"Post-glacial rebound" is the term used to describe the phenomenon of land that rises in elevation (or rebounds) after millennia of being weighted down by glaciers. Parts of Canada and Greenland, for example, continue to gain in elevation due to post-glacial rebound. This article is about post-glacial rebound in Sweden and Finland, where it is causing problems with river flow, property rights, and shipping. www.cntraveler.com/story/on-the-baltic-coast-of-sweden-and-finland-sea-levels-are-falling
This interesting interactive map considers student debt and allows users to compare average loan balances and delinquency rates, by race or in aggregate, across the U.S.
Those interested in the philosophy of mind or the mind-body problem might be interested in the new book by MIT professor of neurobiology Alan Jasanoff: The Biological Mind: How the Brain, Body, and Environment Collaborate to Make Us Who We Are. This synopsis captures Jasanoff's thesis:
"To many, the brain is the seat of personal identity and autonomy. But the way we talk about the brain is often rooted more in mystical conceptions of the soul than in scientific fact. This blinds us to the physical realities of mental function. We ignore bodily influences on our psychology, from chemicals in the blood to bacteria in the gut, and overlook the ways that the environment affects our behavior, via factors varying from subconscious sights and sounds to the weather. As a result, we alternately overestimate our capacity for free will or equate brains to inorganic machines like computers. But a brain is neither a soul nor an electrical network: it is a bodily organ, and it cannot be separated from its surroundings. Our selves aren't just inside our heads--they're spread throughout our bodies and beyond."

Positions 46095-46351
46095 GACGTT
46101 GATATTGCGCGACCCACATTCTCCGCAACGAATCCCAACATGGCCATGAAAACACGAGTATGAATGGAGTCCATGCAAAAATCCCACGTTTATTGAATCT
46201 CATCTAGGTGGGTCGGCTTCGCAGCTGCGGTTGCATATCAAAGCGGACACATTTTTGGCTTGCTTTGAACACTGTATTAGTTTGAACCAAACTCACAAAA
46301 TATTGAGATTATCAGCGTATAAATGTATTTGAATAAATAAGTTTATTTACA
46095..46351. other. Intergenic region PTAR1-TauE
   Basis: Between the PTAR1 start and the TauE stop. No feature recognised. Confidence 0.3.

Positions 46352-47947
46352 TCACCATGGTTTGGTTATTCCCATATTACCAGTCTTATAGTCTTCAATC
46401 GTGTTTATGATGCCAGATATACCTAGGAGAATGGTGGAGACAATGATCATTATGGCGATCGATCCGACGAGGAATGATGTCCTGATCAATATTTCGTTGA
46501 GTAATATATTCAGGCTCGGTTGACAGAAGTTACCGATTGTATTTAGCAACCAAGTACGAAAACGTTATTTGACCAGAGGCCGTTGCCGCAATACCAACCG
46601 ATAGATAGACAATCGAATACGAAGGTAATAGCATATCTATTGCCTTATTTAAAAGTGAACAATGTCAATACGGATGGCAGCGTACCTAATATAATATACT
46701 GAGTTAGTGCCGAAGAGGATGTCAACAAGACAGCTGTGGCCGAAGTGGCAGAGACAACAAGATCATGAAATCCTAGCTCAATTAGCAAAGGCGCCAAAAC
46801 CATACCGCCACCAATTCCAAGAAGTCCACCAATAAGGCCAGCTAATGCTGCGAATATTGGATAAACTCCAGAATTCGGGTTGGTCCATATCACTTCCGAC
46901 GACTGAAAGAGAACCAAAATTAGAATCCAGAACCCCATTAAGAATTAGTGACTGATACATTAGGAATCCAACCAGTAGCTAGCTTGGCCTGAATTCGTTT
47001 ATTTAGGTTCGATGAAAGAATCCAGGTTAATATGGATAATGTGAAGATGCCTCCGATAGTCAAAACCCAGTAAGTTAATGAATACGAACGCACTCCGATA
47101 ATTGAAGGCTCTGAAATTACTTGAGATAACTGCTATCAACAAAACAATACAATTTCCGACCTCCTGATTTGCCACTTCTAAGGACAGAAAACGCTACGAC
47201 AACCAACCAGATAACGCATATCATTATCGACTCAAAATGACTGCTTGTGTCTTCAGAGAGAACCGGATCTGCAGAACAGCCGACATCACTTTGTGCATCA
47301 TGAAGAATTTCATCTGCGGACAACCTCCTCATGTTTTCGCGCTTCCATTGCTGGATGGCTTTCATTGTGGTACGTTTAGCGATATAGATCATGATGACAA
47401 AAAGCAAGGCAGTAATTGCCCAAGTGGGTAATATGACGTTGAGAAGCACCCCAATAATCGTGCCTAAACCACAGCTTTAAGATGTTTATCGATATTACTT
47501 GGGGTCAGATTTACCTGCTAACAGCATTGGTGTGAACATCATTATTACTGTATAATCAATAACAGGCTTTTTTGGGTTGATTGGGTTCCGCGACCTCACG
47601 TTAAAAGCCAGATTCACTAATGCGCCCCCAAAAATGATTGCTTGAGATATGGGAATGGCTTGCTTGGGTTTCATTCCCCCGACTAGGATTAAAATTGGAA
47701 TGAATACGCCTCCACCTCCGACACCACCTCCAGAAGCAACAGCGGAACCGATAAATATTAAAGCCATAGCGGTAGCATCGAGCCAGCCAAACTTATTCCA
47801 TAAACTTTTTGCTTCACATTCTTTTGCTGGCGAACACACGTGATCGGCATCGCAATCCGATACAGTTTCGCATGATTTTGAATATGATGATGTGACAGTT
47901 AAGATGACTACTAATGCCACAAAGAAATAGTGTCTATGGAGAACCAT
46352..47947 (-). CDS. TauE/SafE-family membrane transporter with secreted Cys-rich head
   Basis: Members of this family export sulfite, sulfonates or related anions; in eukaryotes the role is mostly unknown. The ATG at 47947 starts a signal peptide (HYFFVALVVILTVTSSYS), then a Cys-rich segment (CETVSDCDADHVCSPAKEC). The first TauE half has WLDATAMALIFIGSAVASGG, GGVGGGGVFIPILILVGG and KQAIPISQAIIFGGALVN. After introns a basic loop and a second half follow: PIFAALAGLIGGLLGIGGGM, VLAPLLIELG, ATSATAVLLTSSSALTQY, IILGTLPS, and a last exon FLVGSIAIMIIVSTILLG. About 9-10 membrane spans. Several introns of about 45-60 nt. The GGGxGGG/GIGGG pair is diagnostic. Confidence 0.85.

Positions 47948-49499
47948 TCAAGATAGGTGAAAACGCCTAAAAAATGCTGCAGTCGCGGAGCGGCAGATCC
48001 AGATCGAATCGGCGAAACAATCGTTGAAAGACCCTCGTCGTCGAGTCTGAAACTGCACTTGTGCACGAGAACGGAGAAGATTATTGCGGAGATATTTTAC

More people are using simple DNA kits to check their family ancestries, and many of those who claim Irish ancestry are surprised to see Nordic DNA pop up in their profiles. But many of Ireland's major population centers, including Dublin, were founded by the Vikings. This map shows Ireland c. 950, with Viking holdings in green. www.wesleyjohnston.com/users/ireland/maps/historical/map950.gif
With the arrival of spring comes the arrival of baby animals. This quiz, courtesy of the National Wildlife Federation, allows users to guess the names of various species of baby animal. blog.nwf.org/2018/03/quiz-how-well-do-you-know-baby-animal-names/